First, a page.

Wednesday, April 11, 2018

Giving and Receiving in Relationships With Adult Children

There are truths I wish would be overtly taught during those famous premarital counseling classes that are a rite of passage when Christian couples marry:
  In marriage a new entity is formed as the two become one in God's sight. Your individual heartaches and joys now belong to one another. Your prior commitments are now shared. Your ongoing commitment to honor your parents is not displaced by your marriage, and your spouse does not replace your parents.  Ideally you will not feel jealous of your spouse's strong love and commitment to his/her parents, because you will share it and form with them a relationship of your own.  
Parents, too, need instruction. We should be taught that gaining a son or daughter-in-law is akin to adoption.  We have the template put forth by our God, who has adopted us as His own children through Christ. We are to love as we have been loved, forgive as we have been forgiven.  This template is needed on both sides during the sometimes tumultuous stresses of a wedding and the ensuing struggles of adapting to  a new status quo in our relationships.  We need to be steadfast and faithful for one another, forgiving, loving, and keeping the doors of our hearts open.

When our adult children marry and form new family units of their own, parents sometimes hold fast to a conviction that they must not cause additional burdens for their children during their difficult years of raising a family. Parents are often the ones who have a hard time receiving and are only comfortable when they are seen as the generous providers, and thus we set up a one way street of giving that becomes the accepted status quo on both sides. We pray for our kids, help them any way we can, and try our best not to add one iota of additional stress to their already stressful lives. 

Ephesians 6:2-3 refers to the commandment to honor our fathers and mothers as the first command with a blessing attached-- "that it may go well with you, and you may live long in the land." It was an enlightening thought for me that I may rob my children of blessing when I fail to allow them to honor me through their offers of needed support or even, heaven forbid, ask for help if I need it. My tendency has been to power through my challenges  without mentioning my needs to my kids simply because my motherly heart worries for them and, truthfully, because I don't want to be seen as needy or weak. But I am off-base if  I encourage my children to turn a blind eye to my suffering simply because it is mine and not someone else's.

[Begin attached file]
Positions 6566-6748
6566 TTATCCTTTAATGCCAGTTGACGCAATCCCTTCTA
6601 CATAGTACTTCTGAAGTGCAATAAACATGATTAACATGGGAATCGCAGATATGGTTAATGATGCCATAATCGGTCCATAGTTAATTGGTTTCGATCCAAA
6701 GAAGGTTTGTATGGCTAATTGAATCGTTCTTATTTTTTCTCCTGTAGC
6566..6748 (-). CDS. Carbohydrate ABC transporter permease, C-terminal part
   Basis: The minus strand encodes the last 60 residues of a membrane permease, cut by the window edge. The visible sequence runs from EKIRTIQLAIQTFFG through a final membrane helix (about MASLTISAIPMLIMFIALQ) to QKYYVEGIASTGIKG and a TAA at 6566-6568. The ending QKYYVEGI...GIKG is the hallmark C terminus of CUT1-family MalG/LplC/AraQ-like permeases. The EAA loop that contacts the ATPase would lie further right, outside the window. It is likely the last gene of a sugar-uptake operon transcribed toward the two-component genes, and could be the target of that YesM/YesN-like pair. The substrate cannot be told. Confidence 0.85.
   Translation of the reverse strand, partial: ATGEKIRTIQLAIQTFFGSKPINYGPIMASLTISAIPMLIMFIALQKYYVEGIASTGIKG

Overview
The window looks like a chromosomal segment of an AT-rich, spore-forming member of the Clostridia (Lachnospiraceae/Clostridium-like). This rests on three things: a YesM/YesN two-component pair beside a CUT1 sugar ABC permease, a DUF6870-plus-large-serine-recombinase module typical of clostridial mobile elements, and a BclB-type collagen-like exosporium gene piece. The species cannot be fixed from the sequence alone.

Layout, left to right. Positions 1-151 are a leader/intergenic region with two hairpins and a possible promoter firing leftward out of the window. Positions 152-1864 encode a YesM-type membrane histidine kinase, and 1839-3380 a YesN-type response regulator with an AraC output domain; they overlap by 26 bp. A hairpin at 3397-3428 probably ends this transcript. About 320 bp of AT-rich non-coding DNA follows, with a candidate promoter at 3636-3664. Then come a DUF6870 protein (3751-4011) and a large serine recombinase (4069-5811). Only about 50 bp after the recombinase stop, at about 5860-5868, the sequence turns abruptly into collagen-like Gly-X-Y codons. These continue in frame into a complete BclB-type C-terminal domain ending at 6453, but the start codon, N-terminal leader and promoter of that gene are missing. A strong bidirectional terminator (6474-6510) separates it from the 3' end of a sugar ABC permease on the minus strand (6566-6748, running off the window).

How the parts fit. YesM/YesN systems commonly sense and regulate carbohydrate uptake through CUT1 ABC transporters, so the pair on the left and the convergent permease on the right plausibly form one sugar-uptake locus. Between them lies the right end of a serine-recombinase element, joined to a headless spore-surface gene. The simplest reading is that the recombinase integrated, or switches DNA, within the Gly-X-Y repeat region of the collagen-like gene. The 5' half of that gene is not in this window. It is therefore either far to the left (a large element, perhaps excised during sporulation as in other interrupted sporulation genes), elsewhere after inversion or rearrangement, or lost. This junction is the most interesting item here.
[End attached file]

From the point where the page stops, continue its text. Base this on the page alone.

I am not advocating the use of one's children as emotional supports; as parents we ought to be spiritually mature enough to find our hearts' needs met in our Lord and Savior.  I'm speaking of a habitual "not wanting to cause trouble" mindset that, if they accept this status quo, could hinder the development of maturity in our children; robbing them of opportunities for growth that would enable them to someday transition into a caregiving role for an elderly parent without quite so much trauma for all concerned.

The Lord makes no allowance for how much work we have already done when he asks us to do something more; He requests our obedience, and that request is God's to make because He provides enabling strength for the tasks he assigns. God may judge us--and our children--more strictly than we judge ourselves; and he might not make allowances for the difficulties we've faced. Disobedience to the Lord's nudge to reach out, even with the validating excuse that the one who needs our aid doesn't appear to want our ministrations, is sin akin to laziness. We give up too easily because we have already done so much, but we mustn't dismiss or excuse sin because of all we have been through. We have experienced nothing that God has not allowed, and the solace and strength we have enjoyed have arrived through the Lord's faithful provision.  

I need to recognize that God grants my kids enabling strength for the life-challenges they face.  Parents of adult children who establish the status quo that they must always be the ones who are generous while simultaneously refusing any reciprocity may hinder God's work in their children's  lives.


  1. Thank you so much for writing and sharing your wisdom!

    1. And thank you for navigating your way through this long post. I appreciate your comment.